Subject: Re: [xsl] A superefficient way to compute the sum of A[i] * B[i] for i=1 to n? From: "Dimitre Novatchev dnovatchev@xxxxxxxxx" <xsllistservice@xxxxxxxxxxxxxxxxxxxxxx> Date: Wed, 13 May 2020 03:27:45 0000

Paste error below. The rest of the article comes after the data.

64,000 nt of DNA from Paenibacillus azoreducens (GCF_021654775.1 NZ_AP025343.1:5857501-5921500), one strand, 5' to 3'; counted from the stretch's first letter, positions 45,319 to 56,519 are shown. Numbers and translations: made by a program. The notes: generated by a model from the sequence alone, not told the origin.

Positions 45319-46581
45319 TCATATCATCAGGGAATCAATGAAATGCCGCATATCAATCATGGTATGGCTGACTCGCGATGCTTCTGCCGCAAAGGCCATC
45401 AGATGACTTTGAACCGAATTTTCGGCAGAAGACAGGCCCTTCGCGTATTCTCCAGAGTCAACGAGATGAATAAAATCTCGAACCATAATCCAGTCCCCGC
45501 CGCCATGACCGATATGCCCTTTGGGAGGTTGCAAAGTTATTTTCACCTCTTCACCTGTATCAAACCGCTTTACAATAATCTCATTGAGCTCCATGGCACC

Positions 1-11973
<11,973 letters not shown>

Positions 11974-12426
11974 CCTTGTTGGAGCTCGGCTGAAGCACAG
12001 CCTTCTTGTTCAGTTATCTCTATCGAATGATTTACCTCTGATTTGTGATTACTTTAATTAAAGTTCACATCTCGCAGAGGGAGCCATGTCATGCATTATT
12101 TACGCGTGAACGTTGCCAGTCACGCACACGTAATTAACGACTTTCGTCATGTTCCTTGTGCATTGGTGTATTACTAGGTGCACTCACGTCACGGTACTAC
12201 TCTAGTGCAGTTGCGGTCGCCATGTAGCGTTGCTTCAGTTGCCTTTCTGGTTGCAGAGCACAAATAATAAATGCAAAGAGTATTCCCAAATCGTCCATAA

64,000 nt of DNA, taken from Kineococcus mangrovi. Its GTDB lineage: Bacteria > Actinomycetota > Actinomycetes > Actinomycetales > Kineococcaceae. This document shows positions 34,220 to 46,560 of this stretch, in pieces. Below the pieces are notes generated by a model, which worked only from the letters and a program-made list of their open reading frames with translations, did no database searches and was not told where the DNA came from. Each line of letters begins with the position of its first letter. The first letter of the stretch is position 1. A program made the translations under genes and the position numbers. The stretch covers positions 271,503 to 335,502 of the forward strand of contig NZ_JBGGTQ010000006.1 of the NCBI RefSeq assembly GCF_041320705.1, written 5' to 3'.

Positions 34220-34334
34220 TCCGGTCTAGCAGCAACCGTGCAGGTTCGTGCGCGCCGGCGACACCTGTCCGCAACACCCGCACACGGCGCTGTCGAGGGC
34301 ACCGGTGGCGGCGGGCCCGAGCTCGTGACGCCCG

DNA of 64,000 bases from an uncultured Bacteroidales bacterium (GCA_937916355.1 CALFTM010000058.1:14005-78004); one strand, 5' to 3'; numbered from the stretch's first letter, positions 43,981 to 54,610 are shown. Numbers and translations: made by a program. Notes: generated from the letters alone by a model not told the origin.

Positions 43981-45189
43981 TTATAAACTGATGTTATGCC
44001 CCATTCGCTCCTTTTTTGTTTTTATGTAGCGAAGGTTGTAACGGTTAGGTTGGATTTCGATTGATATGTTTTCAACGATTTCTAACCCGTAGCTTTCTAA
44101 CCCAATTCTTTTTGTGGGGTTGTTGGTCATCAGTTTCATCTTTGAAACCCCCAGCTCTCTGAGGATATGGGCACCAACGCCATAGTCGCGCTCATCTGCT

I played a little bit using *saxon:threads*: https://www.saxonica.com/html/documentation/extensions/attributes/threads.htm l , with the hope that this could lead to faster execution. The results are below, and they can be useful as a reference. With a source XML document of 1M elements, each of which has a single text node with a numeric value, on my PC (6 cores, Intel i78700 CPU @3.20GHz, 32.0GB RAM, x64based processor and 64bit Operating System (Windows 10)) I got these results: *Saxon Ver./Edition* *saxon:threads* *Time in seconds* *Remarks* SaxonEE 9.8.0.12 1 1.8 SaxonEE 9.8.0.12 2 15.7 ???????????????  b b  4 5.7  b b  6 4.3  b b  8 3.7  b b  12 3.0  b b  16 2.9  b b  20 2.7  b b  24 2.7  b b  28 2.6  b b  32 2.6 SaxonPE 9.8.0.12 N/A 1.0 ??????????????? Notice that the best result was reached when running SaxonPE, in which the *saxon:threads* attribute is ignored and no threading takes place. Also note that the best result with threading is when the number of threads is just 1. Here is a fragment of the source XML document, just to give you an idea of the input: <vectors> <seq1> <n>0.1</n> <n>0.2</n> <n>0.3</n> <n>0.4</n> <n>0.5</n> <n>0.6</n> <n>0.7</n> <n>0.8</n> <n>0.9</n> <n>1</n> <n>0.1</n> <n>0.2</n> <n>0.3</n> <n>0.4</n> <n>0.5</n> <n>0.6</n> <n>0.7</n> <n>0.8</n> <n>0.9</n> <n>1</n> <n>0.1</n> . . . . . . . . The <seq1> element has 1 000 000 (1M) child elements named "n". Then it has an immediate sibling element <seq2> with contents that was copied from <seq1>. Here is the transformation that uses *saxon:threads*: <xsl:stylesheet version="3.0" xmlns:xsl=" http://www.w3.org/1999/XSL/Transform"; xmlns:xs="http://www.w3.org/2001/XMLSchema"; xmlns:saxon=" http://saxon.sf.net/";> <xsl:output method="text"/> <xsl:variable name="v1" select="/*/seq1/*/text()/number()"/> <xsl:variable name="v2" select="/*/seq2/*/text()/number()"/> <xsl:variable name="vLength" select="1000000"/> <xsl:template match="/"> <xsl:variable name="vProds" as="xs:double*"> <xsl:foreach select="1 to $vLength" saxon:threads="6"> <xsl:sequence select="$v1[current()] * $v2[current()]"/> </xsl:foreach> </xsl:variable> <xsl:valueof select="sum($vProds)"/> </xsl:template> </xsl:stylesheet> Cheers, Dimitre On Sun, May 10, 2020 at 11:53 AM Dimitre Novatchev <dnovatchev@xxxxxxxxx> wrote: > For reference on fast sequential algorithms for computing the dot product, > see this: > > > https://lemire.me/blog/2018/07/05/howquicklycanyoucomputethedotproduct betweentwolargevectors/ > > > On Sat, May 9, 2020 at 10:52 AM Dimitre Novatchev <dnovatchev@xxxxxxxxx> > wrote: > >> Hi Roger, >> >> > I need a superefficient way to compute the sum of A[i] * B[i] for >> i=1 to n. >> >> In case you have n cores / processors, and the compiler knows to optimize >> functions like map(), zipWith() (foreachpair() in XPath 3.0), then all >> processors can each do a corresponding multiplication in parallel in a >> single moment (computing cycle). >> >> Then what remains is the summing of the results of these multiplications. >> This essentially is the mapreduce technique. >> >> Interestingly enough, while not all reduce operations can be >> parallelized, in the case of sum() one can add together n numbers in >> Log2(n) summing steps  very similar to the DVC (DiVide and Conquer) >> technique, but doing it parallel  not sequentially. So, first there would >> be n/2 additions, then n/4 additions (of the results of the first step), >> then n/8 additions, and so on  in a total of ceiling(Log2(n)) steps. If >> for each steps we have sufficient number of processors (n/2 for the first >> step, less for the following steps), then the summing could be performed in >> Log2(n) computing cycles. >> >> So, it seems that the whole computation could be performed in something >> like ~ ceiling(Log2(n)) + 1 computing cycles. >> >> Or maybe I am being wrong here? :) Please, correct me. >> >> Cheers, >> Dimitre >> >> >> On Sat, May 9, 2020 at 4:59 AM Costello, Roger L. costello@xxxxxxxxx < >> xsllistservice@xxxxxxxxxxxxxxxxxxxxxx> wrote: >> >>> Hi Folks, >>> >>> I need a superefficient way to compute the sum of A[i] * B[i] for i=1 >>> to n. >>> >>> For example, suppose A is this: >>> >>> <row> >>> <col>0.9</col> >>> <col>0.3</col> >>> </row> >>> >>> and B is this: >>> >>> <row> >>> <col>0.2</col> >>> <col>0.8</col> >>> </row> >>> >>> I want to compute: >>> >>> (0.9 * 0.2) + (0.3 * 0.8) >>> >>> Here's one way to do it: >>> >>> sum(for $i in 1 to count($A/col) return number($A/col[$i]) * >>> number($B/col[$i])) >>> >>> I suspect that is not the most efficient approach. >>> >>> What is the most efficient approach? I will be doing hundreds of >>> thousands of these computations, so I want to use the most efficient >>> approach. >>> >>> /Roger
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